10 things to know about revolutionary freedom fighter Chandra Shekhar Azad
The people of India paid rich tribute to legendary freedom fighter Chandra Shekhar Azad on his 113th birth anniversary today.
Chandra Shekhar Azad, popularly known as by his self-taken name Azad (“The Free”), was a revolutionary freedom fighter. He died young, at the age of 24, but left a strong legacy of courage among the Indians.
On the occasion of his birth anniversary, we present a few facts about the fearless freedom fighter Azad, who never surrendered himself to British rule.
- Azad was born on July 23, 1906 in Bhavra village in Jhabua district of Madhya Pradesh to Pandit Sitaram Tiwari and Jagarani Devi.
- His mother Jagrani Devi wanted him to become a Sanskrit scholar but the Jallianwala Bagh massacre in 1919 greatly affected him and he chose to join the freedom struggle.
- Despite being a student, Azad joined Mahatma Gandhi’s non-cooperation movement in December 1921 and was only 15 years old when he was arrested.
- Azad became disillusioned with the national leadership when Mahatma Gandhi abruptly called off the non-cooperation movement in 1922. He adopted violent methods to achieve India’s independence.
- When Chandra Shekhar was arrested for participation in the non-cooperation movement, and produced before a judge, he mentioned his name as Azad and his father’s as Swatantrata (Independence).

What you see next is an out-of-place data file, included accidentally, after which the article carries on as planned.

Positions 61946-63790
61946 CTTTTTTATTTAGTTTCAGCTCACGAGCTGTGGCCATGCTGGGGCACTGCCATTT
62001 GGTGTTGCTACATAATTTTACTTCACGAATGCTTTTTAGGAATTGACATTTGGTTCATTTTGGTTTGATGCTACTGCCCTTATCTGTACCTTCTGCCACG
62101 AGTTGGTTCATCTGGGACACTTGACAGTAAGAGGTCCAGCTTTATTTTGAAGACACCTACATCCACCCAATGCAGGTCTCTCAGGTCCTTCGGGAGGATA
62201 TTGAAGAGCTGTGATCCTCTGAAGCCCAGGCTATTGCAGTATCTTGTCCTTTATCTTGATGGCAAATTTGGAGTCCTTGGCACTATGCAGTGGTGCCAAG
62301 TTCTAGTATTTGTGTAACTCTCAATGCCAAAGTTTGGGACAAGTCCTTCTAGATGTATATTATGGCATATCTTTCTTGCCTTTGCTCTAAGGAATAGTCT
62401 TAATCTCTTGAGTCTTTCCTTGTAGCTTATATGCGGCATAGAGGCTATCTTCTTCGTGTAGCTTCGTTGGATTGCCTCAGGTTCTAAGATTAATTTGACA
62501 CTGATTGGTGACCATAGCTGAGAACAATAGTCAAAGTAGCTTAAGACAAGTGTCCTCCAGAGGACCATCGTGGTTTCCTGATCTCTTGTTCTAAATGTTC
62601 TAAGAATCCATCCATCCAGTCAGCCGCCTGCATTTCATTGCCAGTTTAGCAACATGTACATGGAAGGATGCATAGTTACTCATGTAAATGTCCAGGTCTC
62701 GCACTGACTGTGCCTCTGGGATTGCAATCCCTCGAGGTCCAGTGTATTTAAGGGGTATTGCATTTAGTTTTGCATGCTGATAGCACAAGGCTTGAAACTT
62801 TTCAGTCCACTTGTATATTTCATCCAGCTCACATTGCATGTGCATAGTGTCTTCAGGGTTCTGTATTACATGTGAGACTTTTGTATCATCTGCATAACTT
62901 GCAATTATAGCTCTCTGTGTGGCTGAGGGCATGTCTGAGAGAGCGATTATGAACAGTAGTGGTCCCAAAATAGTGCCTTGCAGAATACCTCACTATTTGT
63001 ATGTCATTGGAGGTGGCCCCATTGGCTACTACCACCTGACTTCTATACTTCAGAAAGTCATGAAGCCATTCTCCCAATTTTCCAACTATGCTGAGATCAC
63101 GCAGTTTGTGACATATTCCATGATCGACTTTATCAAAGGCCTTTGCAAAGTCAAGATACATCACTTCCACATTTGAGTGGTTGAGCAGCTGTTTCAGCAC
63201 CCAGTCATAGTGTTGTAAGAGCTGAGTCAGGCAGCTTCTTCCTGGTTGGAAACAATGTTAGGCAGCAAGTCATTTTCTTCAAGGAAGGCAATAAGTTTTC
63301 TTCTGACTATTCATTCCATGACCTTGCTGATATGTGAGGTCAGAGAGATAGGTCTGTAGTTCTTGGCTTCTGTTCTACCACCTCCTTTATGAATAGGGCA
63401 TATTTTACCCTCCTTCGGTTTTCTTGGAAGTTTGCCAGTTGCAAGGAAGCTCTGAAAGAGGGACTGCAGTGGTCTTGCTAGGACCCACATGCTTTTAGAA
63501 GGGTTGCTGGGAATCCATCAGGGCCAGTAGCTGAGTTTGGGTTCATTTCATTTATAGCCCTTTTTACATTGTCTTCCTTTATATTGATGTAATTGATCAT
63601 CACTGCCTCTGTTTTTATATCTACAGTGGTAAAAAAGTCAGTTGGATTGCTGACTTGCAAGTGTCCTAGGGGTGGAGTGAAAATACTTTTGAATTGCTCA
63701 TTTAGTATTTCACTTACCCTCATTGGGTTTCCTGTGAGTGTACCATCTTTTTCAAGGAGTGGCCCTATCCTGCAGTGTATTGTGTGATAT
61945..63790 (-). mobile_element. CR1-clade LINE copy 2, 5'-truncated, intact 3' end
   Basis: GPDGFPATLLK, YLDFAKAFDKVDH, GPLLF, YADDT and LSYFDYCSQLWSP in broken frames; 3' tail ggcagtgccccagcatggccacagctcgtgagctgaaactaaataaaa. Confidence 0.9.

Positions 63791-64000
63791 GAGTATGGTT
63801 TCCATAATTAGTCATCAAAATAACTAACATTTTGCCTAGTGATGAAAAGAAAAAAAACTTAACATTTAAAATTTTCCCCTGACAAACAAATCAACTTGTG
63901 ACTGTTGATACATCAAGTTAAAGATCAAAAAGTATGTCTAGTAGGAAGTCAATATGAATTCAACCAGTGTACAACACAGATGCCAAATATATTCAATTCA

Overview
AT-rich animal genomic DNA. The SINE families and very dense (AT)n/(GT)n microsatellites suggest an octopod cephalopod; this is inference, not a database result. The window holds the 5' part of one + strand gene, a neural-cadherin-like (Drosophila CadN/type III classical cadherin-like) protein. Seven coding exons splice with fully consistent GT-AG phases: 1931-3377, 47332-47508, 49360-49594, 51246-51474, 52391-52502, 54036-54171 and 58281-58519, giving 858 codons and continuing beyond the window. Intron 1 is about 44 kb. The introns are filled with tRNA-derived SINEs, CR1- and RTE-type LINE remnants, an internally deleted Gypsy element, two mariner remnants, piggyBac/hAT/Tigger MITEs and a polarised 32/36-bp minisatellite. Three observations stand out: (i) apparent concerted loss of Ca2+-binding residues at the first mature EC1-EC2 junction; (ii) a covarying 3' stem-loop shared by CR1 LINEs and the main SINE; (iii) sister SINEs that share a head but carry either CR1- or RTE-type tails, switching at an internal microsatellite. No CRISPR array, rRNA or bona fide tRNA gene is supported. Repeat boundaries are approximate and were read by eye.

- The Indian Revolutionary became extremely popular because of the Kakori Rail Dacoity in 1925 and the assassination of policeman John Poyantz Saunders in 1928.
- Azad learned the art of archery from the tribal Bhils which was helpful during the arms struggle against Britishers.
- Bhagat Singh joined Azad following the death of Lala Lajpat Rai, after he was beaten by police officials. Azad trained Singh and others in covert activities.
- Azad died at Alfred Park in Allahabad, now Prayagraj, on 27 February 1931. The park has been renamed to Chandrashekhar Azad Park to honour the incredible sacrifice of this legend. Police had surrounded him in the park after Virbhadra Tiwari (their old companion who later turned traitor) informed them of his presence there.
- Azad was wounded in the process of defending himself and Sukhdev Raj and killed three policemen and wounded others. His actions made it possible for Sukhdev Raj to escape. After a long shootout, he succumbed to the injuries, his postmortem reports revealed. The Colt pistol of Chandra Shekhar Azad is displayed at the Prayagraj Museum.